Le Breton, D. (2004) 'The Anthropology of Adolescent Risk taking Behaviours', in Body and Society, 10 (1): 1-15.
[A very general sociological account, all rather commonsensical, with massive generalisations about the effects of family upbringing and anomic forces generally. Apparently, the work has been applied to understand extreme sports, but those references are still in French. The concluding paragraph summarises it all pretty well].
In conclusion, there is an 'anthropological structure' [in other words social forces are at work and also aspects of human nature and consciousness] to explain the connection between risk, death, ordeals and the positive affirmation of life: 'Putting oneself on trial on an individual basis is one of the modern forms crystallising one's identity when everything else fails' (14). Risks generates 'jubilation... and... self-esteem'. A sense of belonging and having become an adult develops: 'A more appropriate relationship with the world is restored' (14). [This is anthropological also because the notions of status transition, ordeal as acceptance into the adult world and ritual are also tried out, although modern versions are sometimes quite different -- for example undergoing ordeals to become an adult is not validated or celebrated by parents in our society].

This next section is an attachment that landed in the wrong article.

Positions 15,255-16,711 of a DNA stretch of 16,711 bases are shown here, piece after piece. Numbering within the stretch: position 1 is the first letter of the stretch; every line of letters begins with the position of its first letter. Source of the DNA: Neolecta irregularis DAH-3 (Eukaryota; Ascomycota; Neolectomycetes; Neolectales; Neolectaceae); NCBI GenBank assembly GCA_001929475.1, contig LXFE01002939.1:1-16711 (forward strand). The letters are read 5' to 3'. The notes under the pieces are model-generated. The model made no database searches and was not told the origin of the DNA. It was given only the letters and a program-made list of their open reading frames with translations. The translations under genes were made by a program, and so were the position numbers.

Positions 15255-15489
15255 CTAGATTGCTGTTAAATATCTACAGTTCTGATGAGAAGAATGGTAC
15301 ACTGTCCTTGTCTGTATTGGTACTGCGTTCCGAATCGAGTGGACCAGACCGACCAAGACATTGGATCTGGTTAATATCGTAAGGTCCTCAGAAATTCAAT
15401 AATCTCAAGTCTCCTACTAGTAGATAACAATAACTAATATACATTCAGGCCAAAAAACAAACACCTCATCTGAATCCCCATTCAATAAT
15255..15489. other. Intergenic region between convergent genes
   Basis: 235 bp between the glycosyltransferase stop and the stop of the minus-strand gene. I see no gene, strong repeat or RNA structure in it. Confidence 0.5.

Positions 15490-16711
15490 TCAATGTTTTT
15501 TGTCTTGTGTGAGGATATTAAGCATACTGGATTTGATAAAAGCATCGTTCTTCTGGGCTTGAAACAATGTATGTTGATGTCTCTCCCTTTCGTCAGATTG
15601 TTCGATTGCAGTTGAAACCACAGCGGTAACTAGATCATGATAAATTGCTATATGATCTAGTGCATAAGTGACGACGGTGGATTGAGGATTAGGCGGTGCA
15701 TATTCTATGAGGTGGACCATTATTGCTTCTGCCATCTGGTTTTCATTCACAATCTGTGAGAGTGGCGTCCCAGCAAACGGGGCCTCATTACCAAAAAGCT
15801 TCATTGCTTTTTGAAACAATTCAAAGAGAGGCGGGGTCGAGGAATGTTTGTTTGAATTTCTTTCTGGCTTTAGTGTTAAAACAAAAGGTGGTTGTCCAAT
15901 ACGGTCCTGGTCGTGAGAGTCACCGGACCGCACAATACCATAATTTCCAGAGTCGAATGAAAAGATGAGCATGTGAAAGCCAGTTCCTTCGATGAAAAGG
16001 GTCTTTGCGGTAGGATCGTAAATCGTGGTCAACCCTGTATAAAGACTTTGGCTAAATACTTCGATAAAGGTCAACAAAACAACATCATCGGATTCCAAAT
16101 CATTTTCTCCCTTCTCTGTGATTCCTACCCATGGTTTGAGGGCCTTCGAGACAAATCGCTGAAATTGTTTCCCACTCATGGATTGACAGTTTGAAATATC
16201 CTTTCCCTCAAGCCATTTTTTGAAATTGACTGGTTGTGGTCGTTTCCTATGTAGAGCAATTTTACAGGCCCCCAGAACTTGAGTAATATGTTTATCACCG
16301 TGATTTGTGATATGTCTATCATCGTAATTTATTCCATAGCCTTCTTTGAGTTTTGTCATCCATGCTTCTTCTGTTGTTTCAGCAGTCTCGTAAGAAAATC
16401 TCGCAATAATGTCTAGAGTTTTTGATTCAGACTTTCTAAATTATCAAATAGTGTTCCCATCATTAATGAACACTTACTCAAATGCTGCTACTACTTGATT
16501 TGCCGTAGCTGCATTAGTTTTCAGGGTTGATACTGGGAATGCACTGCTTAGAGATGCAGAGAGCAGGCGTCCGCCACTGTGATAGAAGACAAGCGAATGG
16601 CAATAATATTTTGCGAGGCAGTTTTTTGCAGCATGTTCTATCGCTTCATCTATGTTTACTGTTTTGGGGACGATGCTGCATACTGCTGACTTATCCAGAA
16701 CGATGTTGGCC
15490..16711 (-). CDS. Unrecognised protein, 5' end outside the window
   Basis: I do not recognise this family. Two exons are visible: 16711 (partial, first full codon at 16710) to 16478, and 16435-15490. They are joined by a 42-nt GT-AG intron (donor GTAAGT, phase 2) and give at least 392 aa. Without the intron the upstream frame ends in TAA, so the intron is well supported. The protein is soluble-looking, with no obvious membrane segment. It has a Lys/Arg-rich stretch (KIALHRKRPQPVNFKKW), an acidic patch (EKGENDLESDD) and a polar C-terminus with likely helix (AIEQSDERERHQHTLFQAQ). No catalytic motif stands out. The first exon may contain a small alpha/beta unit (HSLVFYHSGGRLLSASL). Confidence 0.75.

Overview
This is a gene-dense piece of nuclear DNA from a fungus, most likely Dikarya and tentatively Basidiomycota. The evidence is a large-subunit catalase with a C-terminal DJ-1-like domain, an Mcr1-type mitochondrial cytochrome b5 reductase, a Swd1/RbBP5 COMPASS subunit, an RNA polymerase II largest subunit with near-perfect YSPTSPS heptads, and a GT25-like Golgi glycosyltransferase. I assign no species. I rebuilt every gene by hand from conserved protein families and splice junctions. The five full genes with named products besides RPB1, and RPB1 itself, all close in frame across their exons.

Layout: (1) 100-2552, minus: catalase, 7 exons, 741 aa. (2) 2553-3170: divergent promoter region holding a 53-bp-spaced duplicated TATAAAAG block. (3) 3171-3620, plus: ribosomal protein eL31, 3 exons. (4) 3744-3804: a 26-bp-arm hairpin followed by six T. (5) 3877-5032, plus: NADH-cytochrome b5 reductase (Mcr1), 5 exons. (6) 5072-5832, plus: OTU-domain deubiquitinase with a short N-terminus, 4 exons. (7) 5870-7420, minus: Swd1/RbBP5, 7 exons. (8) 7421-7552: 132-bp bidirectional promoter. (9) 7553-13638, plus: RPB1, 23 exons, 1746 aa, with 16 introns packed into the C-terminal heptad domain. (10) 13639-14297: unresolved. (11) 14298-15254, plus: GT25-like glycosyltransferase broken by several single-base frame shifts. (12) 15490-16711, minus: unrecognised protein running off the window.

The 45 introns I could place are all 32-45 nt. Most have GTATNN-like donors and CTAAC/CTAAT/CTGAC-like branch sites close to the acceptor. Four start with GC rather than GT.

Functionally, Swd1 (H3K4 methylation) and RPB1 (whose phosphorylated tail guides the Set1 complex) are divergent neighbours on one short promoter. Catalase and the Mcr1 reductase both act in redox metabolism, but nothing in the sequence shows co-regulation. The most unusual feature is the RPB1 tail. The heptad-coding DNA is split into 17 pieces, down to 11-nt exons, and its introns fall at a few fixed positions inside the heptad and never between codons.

[Anomie] leads to insecurity, and people can flirt with death in order to find limits and bases for existence. Risk is a way of testing oneself and one's qualities, and is therefore a quest for meaning. Adolescents can conquer fear, attain a sense of freedom and of being special, and also have a final way out should things become unbearable. Risky activity is an alternative to 'depression or the radical collapse of meaning' (2). It is an active stance rather than 'a clumsy form of suicide' (3).